Category Archives: Confection Commentary

Thank You for Wearing My Dress

Caramelized sugar wafting through the air, a melody simply written…

In reading the Dec issue of Vogue I was struck by the simple homage Anna Wintour paid to the life of Oscar de la Renta who died this fall after an illustrious 50+year design career.

What most impressed me was the gracious form Mr. de la Renta always used in thanking the very fortunate people to wear his elegant clothing. He always said, “Thank you for wearing my dress.”

Grace as an aspect of business feels rare to me, and I believe it should be more common. After all, each purchase a customer or client or guest makes implicitly conveys a measure of trust in the service or product of the business person. Reason enough to be thankful and to say so.

The simple act of doing well what one loves doing and then being gracious enough to thank the person receiving it speaks to an internal and self-sustained honor.

These recent weeks in the kitchen at OCI have been full to the brim of hard and tiring work. New skills sets, new energies, new creations. The work could also be described as joyful.

Pastry cream fruit tarts, berry and fruit pies, Frangipane tarts, cannoli, brownies, baguette, butter braids, corn muffins, hazelnut biscotti, lemon pound cake, bagels, pretzels, pizza, beignets, chocolate cookies, coconut macaroons, crepes, cream pies, focaccia, caramel nut tarts, artisan breads, quiche, shortbread and strudel.

It all came home, and I realized quickly that there was an opportunity to share the joy I experienced in creating it. So, pies went to the staff of Neighborhood House in Multnomah Village and tarts went to the staff of a senior living center and to the baristas at my local Starbucks. Treats of every variety went to my son in Montana.

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The pleasure in giving is made all the more concrete by thanking the person to whom the gift is given.

“Thank you for wearing my dress.” That’s a legacy I’d like to honor in this and every season.

Confectionery Balance Brought Forward

Depositphotos_51227611_sKnowing my interest in quality confectionery of the past, a friend kindly let me page through two cookbooks from the early 20th century belonging to her grandmother.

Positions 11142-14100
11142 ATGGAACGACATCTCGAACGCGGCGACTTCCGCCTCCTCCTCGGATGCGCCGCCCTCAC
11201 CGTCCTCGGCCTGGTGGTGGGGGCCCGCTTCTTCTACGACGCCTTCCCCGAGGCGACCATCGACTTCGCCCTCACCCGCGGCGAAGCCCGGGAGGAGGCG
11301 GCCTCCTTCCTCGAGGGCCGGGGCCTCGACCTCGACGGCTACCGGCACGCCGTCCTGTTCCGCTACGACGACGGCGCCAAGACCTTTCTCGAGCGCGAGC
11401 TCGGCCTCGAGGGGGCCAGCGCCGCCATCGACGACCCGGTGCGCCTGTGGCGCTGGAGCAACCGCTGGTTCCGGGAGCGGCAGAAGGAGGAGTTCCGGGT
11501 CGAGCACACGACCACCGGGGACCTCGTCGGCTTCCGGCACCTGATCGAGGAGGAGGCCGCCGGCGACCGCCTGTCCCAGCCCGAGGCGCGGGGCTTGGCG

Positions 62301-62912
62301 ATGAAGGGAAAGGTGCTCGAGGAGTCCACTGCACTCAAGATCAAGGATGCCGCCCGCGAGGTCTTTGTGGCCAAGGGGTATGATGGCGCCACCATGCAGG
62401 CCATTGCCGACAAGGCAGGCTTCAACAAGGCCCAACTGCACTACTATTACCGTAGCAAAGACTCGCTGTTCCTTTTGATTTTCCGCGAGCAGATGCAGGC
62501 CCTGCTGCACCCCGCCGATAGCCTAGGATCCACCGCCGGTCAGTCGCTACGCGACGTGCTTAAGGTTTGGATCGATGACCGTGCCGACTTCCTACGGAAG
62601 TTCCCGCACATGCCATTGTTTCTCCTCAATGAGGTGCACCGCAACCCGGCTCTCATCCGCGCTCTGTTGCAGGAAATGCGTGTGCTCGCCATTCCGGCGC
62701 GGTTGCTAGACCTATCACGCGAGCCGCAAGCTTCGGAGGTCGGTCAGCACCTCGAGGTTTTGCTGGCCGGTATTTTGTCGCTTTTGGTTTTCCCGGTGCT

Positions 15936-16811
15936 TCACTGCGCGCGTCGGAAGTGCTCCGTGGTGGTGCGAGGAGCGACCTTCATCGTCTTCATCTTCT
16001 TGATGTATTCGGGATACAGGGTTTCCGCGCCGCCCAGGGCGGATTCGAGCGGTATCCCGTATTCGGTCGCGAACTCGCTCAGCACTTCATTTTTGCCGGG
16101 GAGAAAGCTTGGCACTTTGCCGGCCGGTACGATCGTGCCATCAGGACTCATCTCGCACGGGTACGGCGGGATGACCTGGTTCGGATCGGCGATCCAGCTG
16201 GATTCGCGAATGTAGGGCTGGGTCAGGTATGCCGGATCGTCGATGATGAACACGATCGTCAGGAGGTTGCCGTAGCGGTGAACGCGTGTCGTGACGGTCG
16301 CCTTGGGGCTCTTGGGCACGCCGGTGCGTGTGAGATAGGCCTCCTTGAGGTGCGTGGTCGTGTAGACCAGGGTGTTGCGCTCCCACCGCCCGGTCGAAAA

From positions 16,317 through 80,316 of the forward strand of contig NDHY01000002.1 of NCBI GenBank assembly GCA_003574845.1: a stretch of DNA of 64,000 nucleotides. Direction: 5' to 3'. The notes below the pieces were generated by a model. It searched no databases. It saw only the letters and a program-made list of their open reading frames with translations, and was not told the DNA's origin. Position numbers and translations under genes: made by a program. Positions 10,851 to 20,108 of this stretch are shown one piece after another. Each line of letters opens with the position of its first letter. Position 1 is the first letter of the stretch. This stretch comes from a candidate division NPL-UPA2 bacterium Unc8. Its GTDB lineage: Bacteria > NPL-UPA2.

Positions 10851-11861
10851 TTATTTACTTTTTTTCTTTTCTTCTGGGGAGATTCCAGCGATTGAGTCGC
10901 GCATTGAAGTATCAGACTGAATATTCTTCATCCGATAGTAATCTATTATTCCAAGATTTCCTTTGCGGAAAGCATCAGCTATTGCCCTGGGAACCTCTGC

Excusing the kid in the candy store metaphor, I found three recipes I can’t wait to work with.

Quality pics that truly represent these confections are rare.  Nonetheless, here’s a visual inDepositphotos_51227621_s narrative:

  • Cream Candy. Also, a family recipe of mine. The surprising juxtaposition of a cooked and pulled sugar-and-cream confection that melts in your mouth in a way no other candy does. Exacting to make. Provocative in texture; with a fineness of interior. Vanilla. Maple. Peppermint. Nothing like it in the marketplace.
  • Coconut Squares, Balls. The rich, chewy substance of coconut is refined with glucose and butter. Dipped in bittersweet chocolate. Delectable. The star of a dessert tray.
  • Opera Creams.  A Cincinnati influence is at work here. History says Cincinnati Opera patrons were treated to opera creams before performances. The velvety texture of soft vanilla cream is offset with dark chocolate of very high contrast and quality. It has no equal.

Each is more than worth the time, effort and patience required to refine and perfect. Experimentation in itself is pleasureful… shepherding ingredients into that which they can become.

Opera Creams

(reprinted as written from Lee’s Priceless Recipes, 1895)

Two pounds white sugar, 3/4 pint cow’s cream, boil to a soft ball; set off; add 2 ounces glucose; set on. Stir easy until it commences to boil, then pour out; let get 3/4 cold and stir it until it turns into a cream; then work into it 2 tablespoons vanilla; line a pan with waxed paper, flatten the batch in it, and mark it in squares. Set aside 2 hours to harden.